Chapter 2. HIV/AIDS and Mchiatch Narratives of Morality and Citizenship
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Red Gold opens the section on the HIV/AIDS epidemic with the image of two men holding hands. A grave-sounding voiceover announces that the cultural exuberance about blood donations was dampened by a realization that “blood could be a deadly poison.” While the documentary mainly discusses how the AIDS epidemic affected hemophiliacs and other patients who relied on blood and blood products, the establishing shot signifies that the dangers of HIV/AIDS are connected within the public imagination to the fears of possible contamination. As “an epidemic of signification” (Treichler, 1999), HIV/AIDS is a pandemic that produces various signifying practices that reinforce cultural categories of morality and danger. In this chapter, I analyze the HIV/AIDS pandemic in its various cultural contexts. Using theoretical approaches of moral panic, discursive formation, and citizenship, I argue that cultural representations of HIV/AIDS construct narratives of morality and citizenship as categories of inclusion and exclusion in civic life.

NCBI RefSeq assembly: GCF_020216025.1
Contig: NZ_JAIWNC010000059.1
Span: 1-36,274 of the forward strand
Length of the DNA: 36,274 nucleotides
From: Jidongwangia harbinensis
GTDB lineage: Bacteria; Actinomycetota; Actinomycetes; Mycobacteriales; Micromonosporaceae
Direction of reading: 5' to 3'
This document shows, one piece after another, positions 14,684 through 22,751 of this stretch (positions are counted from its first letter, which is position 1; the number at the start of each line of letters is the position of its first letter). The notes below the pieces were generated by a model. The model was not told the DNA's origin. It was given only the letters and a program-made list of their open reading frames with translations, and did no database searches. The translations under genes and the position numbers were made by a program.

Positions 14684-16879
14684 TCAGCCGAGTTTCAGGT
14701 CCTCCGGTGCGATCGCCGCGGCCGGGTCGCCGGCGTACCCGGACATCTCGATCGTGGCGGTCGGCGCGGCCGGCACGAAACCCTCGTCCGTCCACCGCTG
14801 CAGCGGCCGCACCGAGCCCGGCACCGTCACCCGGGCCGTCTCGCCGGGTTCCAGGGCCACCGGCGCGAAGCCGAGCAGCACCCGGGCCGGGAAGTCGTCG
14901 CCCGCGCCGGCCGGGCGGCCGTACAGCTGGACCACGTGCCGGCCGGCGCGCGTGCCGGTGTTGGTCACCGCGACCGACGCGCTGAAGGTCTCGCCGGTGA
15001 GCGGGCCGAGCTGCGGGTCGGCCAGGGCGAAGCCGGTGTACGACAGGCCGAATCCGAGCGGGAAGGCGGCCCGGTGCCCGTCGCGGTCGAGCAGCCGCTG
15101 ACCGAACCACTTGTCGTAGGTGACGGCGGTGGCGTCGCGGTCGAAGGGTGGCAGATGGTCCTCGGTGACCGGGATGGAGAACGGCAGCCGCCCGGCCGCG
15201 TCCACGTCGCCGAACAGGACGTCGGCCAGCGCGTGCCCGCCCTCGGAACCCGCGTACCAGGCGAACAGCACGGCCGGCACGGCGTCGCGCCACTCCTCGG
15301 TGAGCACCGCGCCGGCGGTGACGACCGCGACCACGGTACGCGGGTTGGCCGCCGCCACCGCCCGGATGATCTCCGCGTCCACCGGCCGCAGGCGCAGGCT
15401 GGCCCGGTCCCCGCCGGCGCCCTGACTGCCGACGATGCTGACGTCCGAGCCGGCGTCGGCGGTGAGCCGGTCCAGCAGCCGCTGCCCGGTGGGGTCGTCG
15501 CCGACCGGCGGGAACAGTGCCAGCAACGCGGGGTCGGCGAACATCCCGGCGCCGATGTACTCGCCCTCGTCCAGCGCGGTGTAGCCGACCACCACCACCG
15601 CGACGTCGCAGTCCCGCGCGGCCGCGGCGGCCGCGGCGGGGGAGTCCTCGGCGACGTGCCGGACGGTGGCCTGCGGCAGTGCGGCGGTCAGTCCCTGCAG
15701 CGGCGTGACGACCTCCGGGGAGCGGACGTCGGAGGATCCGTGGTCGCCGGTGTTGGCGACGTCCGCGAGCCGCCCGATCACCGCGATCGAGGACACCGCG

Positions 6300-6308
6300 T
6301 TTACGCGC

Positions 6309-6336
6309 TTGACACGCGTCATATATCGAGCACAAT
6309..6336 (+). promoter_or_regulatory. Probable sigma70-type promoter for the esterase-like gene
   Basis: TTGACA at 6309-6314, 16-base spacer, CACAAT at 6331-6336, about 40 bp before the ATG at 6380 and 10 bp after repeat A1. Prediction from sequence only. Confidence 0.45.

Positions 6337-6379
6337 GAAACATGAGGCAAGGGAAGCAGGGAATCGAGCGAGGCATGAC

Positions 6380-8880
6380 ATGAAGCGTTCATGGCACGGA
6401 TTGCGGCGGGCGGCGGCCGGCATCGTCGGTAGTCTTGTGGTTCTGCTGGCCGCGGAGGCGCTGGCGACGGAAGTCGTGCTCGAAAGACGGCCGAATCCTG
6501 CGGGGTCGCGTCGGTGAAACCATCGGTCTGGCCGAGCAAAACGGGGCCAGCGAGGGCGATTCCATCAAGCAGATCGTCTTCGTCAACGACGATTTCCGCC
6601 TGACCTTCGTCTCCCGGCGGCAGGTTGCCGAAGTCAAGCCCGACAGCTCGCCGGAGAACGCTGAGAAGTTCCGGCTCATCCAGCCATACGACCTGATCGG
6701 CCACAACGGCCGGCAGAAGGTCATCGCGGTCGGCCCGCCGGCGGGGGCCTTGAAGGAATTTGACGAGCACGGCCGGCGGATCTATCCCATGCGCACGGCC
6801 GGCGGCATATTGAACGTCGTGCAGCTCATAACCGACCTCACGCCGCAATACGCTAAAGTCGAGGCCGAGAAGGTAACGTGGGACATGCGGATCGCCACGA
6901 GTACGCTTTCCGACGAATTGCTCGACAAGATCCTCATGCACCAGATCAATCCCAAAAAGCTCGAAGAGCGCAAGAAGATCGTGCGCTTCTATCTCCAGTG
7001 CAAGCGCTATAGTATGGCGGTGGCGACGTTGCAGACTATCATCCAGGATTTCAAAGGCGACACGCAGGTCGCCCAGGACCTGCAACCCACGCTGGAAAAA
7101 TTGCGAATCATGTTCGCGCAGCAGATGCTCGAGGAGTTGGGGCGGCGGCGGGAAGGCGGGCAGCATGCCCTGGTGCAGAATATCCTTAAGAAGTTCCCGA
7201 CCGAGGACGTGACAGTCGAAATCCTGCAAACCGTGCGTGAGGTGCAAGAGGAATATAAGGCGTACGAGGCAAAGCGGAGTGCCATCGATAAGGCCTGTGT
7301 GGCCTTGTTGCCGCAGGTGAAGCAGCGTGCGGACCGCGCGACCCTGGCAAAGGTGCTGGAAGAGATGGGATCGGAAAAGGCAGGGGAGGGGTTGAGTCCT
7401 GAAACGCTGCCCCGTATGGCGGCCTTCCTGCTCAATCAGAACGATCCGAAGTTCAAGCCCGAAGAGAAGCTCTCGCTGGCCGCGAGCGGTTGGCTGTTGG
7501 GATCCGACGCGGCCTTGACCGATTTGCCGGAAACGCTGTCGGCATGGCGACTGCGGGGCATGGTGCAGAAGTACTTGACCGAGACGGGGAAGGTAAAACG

Stanley Cohen (2002), in the book that introduced the concept of moral panic, describes a moment or a period of time when societies become subject to this phenomenon:
← 33 | 34 → A condition, episode, person or group of persons emerges to become defined as a threat to social values and interests; its nature is presented in a stylized and stereotypical fashion by the mass media; the moral barricades are manned by editors, bishops, politicians and other right-thinking people; socially accredited experts pronounce their diagnoses and solutions; ways of coping are evolved or (more often) resorted to;...
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